James Gray’s long-awaited period drama, “The Immigrant,” finally screened in Cannes early this morning. Starring the excellent cast of Joaquin Phoenix, Marion Cotillard and Jeremy Renner, “The Immigrant” centers on a conniving pimp (Phoenix) who manipulates a destitute Polish immigrant (Cotillard) into a life of prostitution. Saddled with a sick sister, she works to pay for her medicine and her dismal life seems hopeless until a curious magician (Renner) enters her life.

Cannes Review: James Gray’s Careful, Poised 'The Immigrant' Builds Slowly To A Resonant Climax

  • By Jessica Kiang
  • |
  • May 24, 2013 6:46 AM
  • |
  • 18 Comments
A strangely chimeric movie, that only reveals its truest colors in its closing moments, James Gray’s “The Immigrant” which screened In Competition this morning in Cannes is a meticulous reframing of the director’s familiar themes and concerns that mostly lived up to our high expectations, while never bursting their bounds the way we might have dared to hope. It’s a beautifully shot film marked by deeply felt performances from its leads, that will play to those attuned to the loveliness of Gray’s minor-key redemption stories, but is unlikely to win new converts among the impatient or those whose expectation of a period drama is something more traditionally epic and grandiose.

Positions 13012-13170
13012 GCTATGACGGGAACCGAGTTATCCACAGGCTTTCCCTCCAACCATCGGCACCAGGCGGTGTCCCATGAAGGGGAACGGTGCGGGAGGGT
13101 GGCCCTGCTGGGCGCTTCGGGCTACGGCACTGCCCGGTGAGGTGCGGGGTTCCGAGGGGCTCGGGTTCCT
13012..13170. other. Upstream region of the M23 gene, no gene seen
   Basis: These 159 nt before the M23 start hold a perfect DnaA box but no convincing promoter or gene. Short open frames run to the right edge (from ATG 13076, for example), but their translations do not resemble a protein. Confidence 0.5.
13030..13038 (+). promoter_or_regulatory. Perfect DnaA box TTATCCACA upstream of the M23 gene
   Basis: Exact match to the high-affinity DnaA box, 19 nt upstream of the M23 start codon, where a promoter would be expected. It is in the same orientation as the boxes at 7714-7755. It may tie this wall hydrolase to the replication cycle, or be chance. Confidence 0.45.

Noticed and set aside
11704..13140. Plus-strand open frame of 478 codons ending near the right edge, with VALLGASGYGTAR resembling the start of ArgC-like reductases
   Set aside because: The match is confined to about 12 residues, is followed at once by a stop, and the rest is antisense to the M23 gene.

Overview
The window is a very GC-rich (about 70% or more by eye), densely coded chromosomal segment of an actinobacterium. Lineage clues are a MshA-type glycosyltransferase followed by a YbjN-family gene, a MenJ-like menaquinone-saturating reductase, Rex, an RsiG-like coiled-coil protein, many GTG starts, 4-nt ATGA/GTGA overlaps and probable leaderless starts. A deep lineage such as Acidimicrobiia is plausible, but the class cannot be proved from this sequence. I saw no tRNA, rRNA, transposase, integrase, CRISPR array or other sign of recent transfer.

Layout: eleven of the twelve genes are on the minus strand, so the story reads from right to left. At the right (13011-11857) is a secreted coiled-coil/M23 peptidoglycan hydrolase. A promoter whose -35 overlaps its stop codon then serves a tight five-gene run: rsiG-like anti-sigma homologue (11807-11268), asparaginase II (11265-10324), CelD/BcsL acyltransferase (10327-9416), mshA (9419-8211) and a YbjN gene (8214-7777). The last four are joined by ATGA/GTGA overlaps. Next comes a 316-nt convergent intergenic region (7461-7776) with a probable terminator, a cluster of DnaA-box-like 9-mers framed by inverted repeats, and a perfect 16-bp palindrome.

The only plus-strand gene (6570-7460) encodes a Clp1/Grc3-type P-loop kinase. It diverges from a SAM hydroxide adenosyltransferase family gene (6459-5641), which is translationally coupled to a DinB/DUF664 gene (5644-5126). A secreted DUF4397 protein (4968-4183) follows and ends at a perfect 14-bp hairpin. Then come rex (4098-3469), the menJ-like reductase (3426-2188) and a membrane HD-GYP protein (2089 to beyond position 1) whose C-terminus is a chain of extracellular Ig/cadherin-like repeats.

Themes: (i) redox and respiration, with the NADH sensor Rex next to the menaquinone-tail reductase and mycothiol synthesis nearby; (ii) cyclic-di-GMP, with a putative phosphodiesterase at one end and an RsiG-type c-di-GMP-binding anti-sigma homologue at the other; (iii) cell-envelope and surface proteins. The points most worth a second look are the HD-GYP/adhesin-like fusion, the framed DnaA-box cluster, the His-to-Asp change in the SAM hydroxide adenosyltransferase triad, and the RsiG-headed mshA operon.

Cannes Review: Cannibal Tale ‘We Are What We Are’ Threatens To Give Horror Remakes A Good Name

  • By Jessica Kiang
  • |
  • May 22, 2013 12:55 PM
  • |
  • 1 Comment
“When I saw his movie,” said director Jim Mickle in his opening thank you to Jorge Michel Grau, the director of “Somos Lo Que Hay,” “I was jealous of everything: the idea, the plot, the style, and jealous that it was playing at Cannes in Director’s Week.” And so Mickle went about securing the rights to remake the hit Mexican film, co-opting the idea, the plot and elements of the style for his English-language “We Are What We Are,” which played yesterday in Cannes, as part of, oh yes, Director’s Week. It’s a nice narrative to have surround your picture, and the admiration between the directors is mutual, as we reported recently, with Grau giving Mickle’s take fulsome, glowing praise, even calling it “an improvement of my story.” We admired the original, so could that dirtiest of concepts, the US remake, possibly live up to all the excited chatter? Happily, it does, pulling off the rare trick of remaking a strong original into a strong new version that honors the story but provides a different slant on it that feels as authentic to its transposed environment as the original did to its setting. It does a “Let Me In,” shall we say, rather than a Platinum Dunes.

Email Updates

Recent Comments